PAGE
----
Georgian 18k Amethyst Pearl Mourning Ring

A rare George IV mourning ring, fully hallmarked for the year 1830, 18k gold, and the London assay office; due to the ring never having once been resized, all five hallmarks have been preserved in their crisp original state. Instead of a glass panel with hair, this ring was set with a foiled table-cut amethyst; the work appears original. The back of the ring face bears the inscription: “Archie. 1908”; faint lettering behind this inscription suggest the original 1830 mourning inscription was polished away to make way for the passing of Archie.

By the 1830s, the reserved elegance of the 1800-1820s had given away to a more gorgeous and florid look. This ring, like earlier examples, was made with a collet-set pearl halo. However, unlike those earlier prototypes, it adopts a more fanciful design replete with textured Rococo-revival shells and deeply chased floral shoulders. The pairing of the white pearls with black enamel and deep purple amethyst, all against a ground of rich gold, makes for a visually stunning color palette.

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Description

Date: 1830, late Georgian era (reign of George IV); dated by hallmarks

Ring Size: USA 9.75, UK S 1/2, EU 61 (resizing is not recommended, but still possible with limitations — message me for more information)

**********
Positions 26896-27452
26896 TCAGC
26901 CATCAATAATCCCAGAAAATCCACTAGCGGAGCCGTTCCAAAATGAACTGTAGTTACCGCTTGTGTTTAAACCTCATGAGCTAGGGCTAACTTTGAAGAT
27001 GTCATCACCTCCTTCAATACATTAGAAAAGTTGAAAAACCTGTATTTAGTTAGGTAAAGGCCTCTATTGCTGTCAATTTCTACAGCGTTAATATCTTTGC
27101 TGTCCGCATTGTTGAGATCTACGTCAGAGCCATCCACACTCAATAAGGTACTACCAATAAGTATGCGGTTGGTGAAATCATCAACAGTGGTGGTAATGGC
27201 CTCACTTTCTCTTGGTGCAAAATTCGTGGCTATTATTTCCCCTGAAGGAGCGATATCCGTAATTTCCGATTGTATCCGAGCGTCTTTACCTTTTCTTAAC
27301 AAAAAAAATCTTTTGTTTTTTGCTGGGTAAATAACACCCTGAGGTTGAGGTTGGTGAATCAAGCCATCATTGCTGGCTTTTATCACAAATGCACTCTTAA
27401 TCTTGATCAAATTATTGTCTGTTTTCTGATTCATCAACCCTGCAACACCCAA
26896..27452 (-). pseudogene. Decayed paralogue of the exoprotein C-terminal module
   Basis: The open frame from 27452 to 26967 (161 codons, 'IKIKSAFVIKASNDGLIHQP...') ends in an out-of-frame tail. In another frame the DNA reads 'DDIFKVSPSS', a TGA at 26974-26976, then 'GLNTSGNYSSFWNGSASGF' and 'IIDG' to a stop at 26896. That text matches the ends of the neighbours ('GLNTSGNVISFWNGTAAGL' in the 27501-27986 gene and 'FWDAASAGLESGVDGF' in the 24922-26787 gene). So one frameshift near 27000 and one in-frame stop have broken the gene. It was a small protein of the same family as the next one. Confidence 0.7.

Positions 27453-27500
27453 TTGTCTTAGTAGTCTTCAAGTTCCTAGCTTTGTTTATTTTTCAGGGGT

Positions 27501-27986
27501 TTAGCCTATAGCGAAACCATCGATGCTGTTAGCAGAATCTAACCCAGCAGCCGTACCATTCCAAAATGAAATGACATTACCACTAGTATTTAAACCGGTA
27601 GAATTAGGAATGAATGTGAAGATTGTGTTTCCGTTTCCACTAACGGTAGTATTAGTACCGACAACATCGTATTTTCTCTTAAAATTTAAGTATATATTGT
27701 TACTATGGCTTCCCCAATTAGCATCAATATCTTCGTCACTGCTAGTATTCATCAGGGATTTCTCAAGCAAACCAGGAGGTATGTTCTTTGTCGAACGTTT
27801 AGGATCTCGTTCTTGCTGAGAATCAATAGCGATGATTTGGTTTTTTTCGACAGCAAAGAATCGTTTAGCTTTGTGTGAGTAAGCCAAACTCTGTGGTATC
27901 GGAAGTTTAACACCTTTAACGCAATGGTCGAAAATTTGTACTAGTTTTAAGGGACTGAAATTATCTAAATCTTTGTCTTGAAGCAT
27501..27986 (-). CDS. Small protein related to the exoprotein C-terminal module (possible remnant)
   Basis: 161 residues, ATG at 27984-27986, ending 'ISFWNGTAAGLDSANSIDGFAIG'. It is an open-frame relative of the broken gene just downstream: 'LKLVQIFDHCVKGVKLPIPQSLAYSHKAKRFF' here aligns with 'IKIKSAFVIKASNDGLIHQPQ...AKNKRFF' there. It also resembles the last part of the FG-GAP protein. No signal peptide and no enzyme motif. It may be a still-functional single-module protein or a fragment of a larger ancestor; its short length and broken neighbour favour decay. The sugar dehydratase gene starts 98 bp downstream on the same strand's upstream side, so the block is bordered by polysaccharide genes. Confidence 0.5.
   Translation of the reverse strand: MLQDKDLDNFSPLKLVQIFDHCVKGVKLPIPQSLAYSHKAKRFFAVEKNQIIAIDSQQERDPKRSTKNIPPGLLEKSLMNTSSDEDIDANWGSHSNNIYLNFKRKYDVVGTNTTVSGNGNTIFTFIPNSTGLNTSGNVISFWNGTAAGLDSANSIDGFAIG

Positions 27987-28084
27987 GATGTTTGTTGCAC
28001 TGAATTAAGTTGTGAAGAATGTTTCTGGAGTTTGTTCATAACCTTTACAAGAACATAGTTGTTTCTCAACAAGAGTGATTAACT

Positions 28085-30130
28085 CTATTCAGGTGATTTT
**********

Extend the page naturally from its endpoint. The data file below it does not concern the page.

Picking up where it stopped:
Materials: amethyst, natural pearls, enamel, solid 18k yellow gold (marked & tested)

Weight: 3.9 grams

Marks:
– [Head of George VI] gold excise duty mark
– [crown 18] for solid 18k gold
– [lion head] for the London assay office
– [p] year stamp for 1830
– [TP] Jeweler’s initials

Inscriptions: original 1830 inscription polished away; replaced by “Archie 1908” in the early 20th century

Dimension of ring face: 13 x 10.8 mm

Diameter of pearls: 2.8 mm

Dimension of amethyst: 6.5 x 3 mm

Dimension of decorative shoulders: 11 x 10 mm

Width of shank: 2.6 – 4 mm

Thickness of shank: 0.7 – 0.8 mm

Condition: The back of the ring face has a protruding/outward-facing dent. There’s a slight ‘wave’ to the bezel of the amethyst setting (it’s unclear whether this is later damage or an original manufacturing error). Both stone and setting is however secure and firmly in place without any movement. There’s been some very tiny surface repairs to the black enamel. The gold shows age-related surface wear, and the original mourning inscription has been replaced by “Archie 1908” during the early 20th century. Other than these issues, this ring is in excellent condition, with its rare full set of hallmarks still well-preserved and crisp.